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University of Washington must restore police to dorms, labor panel rules

University violated union contract when it replaced officers with unarmed security guards after demands from Black Student Union

The University of Washington must use armed police in the dorm halls instead of unarmed security guards, a labor panel in the state ruled recently.

The Public Employment Relations Commission ruled on July 29 that university officials violated the union contract with law enforcement officers when it began to use security guards in dorm halls in 2020 in response to demands from the Black Student Union.

The demands came in the wake of nationwide protests after the killing of George Floyd at the hands of Minneapolis police.

The Teamsters sued on behalf of its constituents at UW.

Two of the three commissioners wrote:

Patrolling the residence halls was police bargaining unit work. The employer’s unilateral decision to transfer the work did not implicate a management prerogative within the scope of its entrepreneurial control. The employer was required to bargain the decision to assign bargaining unit work to non‑bargaining unit employees.

Notably, no police officers lost any hours of work due to the decision – they were just reassigned to other duties.

The university unsuccessfully argued that its desire to create an “inclusive” community overrode contractual considerations.

The majority decision stated:

In response, the employer framed the issue as whether the employer’s entrepreneurial interest in providing a campus safety paradigm that ensures a safe, inclusive learning and working environment in its community, including the residence halls, outweighs the union’s interest in maintaining the residence hall assignment. The employer asserts that its justification for assigning CSRs to patrol the dorms trumps the union’s interests. The employer asserts that the bargaining unit has not suffered a detriment and that any effect on the bargaining unit is de minimis.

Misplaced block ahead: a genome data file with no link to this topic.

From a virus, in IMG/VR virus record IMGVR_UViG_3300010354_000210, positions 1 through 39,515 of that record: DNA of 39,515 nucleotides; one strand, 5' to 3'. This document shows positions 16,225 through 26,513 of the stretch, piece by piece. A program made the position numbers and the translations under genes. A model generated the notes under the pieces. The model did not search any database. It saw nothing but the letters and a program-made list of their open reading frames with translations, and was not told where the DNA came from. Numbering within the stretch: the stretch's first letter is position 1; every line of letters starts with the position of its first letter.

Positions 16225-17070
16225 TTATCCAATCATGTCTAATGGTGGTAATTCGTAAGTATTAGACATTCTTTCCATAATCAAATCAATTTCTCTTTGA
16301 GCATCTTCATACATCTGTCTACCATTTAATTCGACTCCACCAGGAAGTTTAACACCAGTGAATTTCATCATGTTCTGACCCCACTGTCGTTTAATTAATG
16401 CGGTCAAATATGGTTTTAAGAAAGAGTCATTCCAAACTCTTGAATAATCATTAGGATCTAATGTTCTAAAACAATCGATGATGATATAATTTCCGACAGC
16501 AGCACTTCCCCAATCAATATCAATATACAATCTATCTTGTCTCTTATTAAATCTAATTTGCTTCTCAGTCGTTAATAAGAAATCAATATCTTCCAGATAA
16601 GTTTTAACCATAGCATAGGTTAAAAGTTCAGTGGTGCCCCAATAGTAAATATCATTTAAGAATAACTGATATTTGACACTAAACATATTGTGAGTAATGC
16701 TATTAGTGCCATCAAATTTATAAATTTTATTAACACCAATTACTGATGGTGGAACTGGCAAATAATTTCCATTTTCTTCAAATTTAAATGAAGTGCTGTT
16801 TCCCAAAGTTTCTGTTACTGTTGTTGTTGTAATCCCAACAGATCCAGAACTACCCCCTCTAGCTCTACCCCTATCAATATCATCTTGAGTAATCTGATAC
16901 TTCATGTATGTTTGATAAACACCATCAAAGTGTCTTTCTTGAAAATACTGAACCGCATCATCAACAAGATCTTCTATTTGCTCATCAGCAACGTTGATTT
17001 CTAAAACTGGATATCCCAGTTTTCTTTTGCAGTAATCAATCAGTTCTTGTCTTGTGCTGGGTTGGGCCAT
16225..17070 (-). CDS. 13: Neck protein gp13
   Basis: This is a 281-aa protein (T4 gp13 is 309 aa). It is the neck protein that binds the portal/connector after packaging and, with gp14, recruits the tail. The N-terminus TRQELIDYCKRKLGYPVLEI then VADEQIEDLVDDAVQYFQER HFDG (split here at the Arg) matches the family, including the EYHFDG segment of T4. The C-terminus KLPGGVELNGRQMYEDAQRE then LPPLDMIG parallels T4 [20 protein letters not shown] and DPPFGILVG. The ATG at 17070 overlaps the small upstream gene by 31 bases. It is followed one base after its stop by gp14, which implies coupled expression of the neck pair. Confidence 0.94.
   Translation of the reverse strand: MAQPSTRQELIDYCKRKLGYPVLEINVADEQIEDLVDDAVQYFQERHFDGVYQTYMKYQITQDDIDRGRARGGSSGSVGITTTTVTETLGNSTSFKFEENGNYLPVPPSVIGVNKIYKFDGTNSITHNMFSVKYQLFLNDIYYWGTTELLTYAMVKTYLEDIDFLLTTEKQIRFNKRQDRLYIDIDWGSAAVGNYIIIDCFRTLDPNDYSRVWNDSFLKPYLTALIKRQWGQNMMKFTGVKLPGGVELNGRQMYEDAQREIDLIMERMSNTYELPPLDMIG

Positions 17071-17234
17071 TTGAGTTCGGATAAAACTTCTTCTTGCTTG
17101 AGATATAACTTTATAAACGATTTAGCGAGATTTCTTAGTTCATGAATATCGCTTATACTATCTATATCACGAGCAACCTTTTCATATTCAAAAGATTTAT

The university must “[r]estore the work of patrolling the employer’s residence halls in its entirety and exclusively to the police bargaining unit represented by Teamsters Local 117,” the panel ruled.

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IMAGE: University of Virginia Police Department

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About the Author
Associate Editor
Matt has previously worked at Students for Life of America, Students for Life Action and Turning Point USA. While in college, he wrote for The College Fix as well as his college newspaper, The Loyola Phoenix. He holds a B.A. from Loyola University-Chicago and an M.A. from the University of Nebraska-Omaha. He lives in northwest Indiana with his family.